There are several effective methods for choosing a starting point, but I will share with you the method that I am currently using myself. Remember, these calculations are not 100% accurate and are meant to get you close to where you need to be. Further measurements as the weeks go on will help you dial in and optimize your nutrition.
The most common tools you will need are a decent scale and a body fat caliper. Using these tools, you should find your current total body weight and use measurements from the fat caliper to estimate overall body fat percentage.
Step One: Finding Your Lean Body Mass
Let’s say your total body weight is about 200 pounds and your measurements using the body fat caliper show that you’re around 30% body fat.
200 pounds x .3 = 60 pounds of body fat.
That means your lean body mass is about 140 pounds.
Step Two: Configuring Your Target Lean Body Mass
If your goal is to focus on losing body fat, use your current lean body mass for this portion and multiply it by 100.
Ex. 140 x 100 = 14,000.
If your goal is to gain lean body mass, then configure your goals based on the average results listed above. For example, if you are a beginner, I previously mentioned that you can expect an average of 2-3 pounds of increased lean body mass per month, with minimal fat gain.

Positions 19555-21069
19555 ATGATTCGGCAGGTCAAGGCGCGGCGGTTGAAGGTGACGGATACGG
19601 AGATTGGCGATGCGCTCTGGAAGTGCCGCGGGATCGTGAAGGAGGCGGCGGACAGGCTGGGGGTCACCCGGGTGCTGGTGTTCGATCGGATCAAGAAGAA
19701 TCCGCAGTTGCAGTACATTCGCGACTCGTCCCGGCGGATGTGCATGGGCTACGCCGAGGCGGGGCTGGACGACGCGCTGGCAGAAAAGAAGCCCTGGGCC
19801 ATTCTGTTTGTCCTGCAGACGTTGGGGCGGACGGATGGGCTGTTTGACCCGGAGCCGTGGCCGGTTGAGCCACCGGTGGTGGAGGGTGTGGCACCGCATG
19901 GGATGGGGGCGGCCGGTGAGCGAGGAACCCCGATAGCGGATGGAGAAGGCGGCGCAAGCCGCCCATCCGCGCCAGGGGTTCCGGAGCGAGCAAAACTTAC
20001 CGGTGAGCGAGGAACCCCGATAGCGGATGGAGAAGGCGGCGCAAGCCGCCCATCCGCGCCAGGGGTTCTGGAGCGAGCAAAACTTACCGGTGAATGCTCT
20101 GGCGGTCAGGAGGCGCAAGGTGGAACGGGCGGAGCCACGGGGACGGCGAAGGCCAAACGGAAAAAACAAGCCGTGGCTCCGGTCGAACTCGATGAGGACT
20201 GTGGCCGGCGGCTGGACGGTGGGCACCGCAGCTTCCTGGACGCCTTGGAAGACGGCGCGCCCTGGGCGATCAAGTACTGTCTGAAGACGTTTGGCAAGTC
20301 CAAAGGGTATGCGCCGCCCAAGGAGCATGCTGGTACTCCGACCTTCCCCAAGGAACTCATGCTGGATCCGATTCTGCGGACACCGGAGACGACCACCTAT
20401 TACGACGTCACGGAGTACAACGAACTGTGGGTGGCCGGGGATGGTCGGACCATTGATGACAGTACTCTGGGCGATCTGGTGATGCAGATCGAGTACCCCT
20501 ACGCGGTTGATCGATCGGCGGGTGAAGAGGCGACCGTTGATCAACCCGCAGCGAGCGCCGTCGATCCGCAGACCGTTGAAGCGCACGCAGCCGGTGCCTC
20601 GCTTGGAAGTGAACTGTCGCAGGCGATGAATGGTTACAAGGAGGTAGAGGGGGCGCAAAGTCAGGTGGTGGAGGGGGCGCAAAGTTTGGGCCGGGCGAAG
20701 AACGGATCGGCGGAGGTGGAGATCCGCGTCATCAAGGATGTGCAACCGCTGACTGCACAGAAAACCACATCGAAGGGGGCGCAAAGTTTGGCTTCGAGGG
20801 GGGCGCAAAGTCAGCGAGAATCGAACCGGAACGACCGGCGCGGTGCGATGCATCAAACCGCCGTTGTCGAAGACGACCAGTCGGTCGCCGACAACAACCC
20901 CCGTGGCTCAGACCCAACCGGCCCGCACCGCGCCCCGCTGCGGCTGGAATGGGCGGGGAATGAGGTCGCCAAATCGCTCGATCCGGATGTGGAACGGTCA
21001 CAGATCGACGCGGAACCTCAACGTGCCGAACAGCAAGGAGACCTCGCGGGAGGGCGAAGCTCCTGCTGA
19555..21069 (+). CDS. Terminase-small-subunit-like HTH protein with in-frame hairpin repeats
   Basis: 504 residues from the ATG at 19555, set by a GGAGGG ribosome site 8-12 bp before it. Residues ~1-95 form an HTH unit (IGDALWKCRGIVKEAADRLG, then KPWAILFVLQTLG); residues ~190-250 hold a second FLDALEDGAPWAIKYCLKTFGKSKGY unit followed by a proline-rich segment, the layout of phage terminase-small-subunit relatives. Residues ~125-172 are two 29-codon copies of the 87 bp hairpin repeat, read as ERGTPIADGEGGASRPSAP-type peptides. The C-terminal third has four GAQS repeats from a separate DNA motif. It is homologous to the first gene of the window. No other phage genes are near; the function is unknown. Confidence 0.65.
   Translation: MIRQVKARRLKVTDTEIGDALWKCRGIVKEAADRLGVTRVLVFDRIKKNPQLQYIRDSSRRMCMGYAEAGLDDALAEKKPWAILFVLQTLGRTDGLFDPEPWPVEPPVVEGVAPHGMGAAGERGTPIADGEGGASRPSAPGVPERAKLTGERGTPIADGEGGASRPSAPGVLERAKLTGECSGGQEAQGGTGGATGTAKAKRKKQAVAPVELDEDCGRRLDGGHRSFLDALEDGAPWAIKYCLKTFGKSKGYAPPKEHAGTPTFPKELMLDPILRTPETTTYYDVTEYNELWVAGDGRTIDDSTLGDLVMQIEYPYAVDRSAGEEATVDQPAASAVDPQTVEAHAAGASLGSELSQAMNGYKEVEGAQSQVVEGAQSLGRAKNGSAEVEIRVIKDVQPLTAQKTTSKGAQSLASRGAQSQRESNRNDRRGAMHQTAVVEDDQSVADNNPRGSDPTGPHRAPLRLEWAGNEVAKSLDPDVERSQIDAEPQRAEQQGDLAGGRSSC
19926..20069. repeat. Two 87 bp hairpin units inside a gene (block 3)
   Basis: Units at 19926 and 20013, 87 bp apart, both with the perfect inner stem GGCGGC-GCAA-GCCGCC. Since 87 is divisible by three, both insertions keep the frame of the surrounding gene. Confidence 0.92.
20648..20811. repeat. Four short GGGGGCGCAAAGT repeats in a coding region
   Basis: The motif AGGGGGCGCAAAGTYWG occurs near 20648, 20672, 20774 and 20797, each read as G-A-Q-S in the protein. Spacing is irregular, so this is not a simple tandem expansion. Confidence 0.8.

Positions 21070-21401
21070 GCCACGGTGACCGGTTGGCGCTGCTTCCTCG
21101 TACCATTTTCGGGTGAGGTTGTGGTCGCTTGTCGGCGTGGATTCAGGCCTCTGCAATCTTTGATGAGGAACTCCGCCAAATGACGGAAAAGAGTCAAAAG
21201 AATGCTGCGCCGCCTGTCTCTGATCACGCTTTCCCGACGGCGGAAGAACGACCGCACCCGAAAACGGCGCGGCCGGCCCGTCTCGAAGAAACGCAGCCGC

If your starting lean body mass is 140 pounds and you are using a 6-month program, then you can expect to gain 12-18 pounds of lean muscle within that time period. So your lean body mass will be calculated at your target goal weight, which would be 152-158 pounds.
152 x 100 = 15,200.
Step Three: Configuring Your Target Body Bat Percentage.
Depending on your current body fat level, here is what you can expect to lose on a month to month basis.
25% and above: 3-4% per month.
20-25% : 2-3% per month
13-19% : 1-2% per month
13% and below: 1% or less.
Using the same example as before, a person who is 30% body fat can expect to lose around 3-4% body fat per month. Over the course of 6 months, they can expect around 18% of body fat loss, leaving you with around 12% body fat.
Now take this number and subtract it from 100.
100-12 = 88 A happy number indeed.
Step Four: Configuring Your Overall Target Body Weight.
By using the numbers we have found so far, divide the results of step two by the results of step three.
For typical fat loss in this example.
14,000/88 = 159 pounds.
For the example of increasing lean body mass:
15,200/88 = 170 pounds.
Depending on your goals, these numbers will be your target body weight for a 6-month diet and training program.
Calculating Your Calorie Requirements.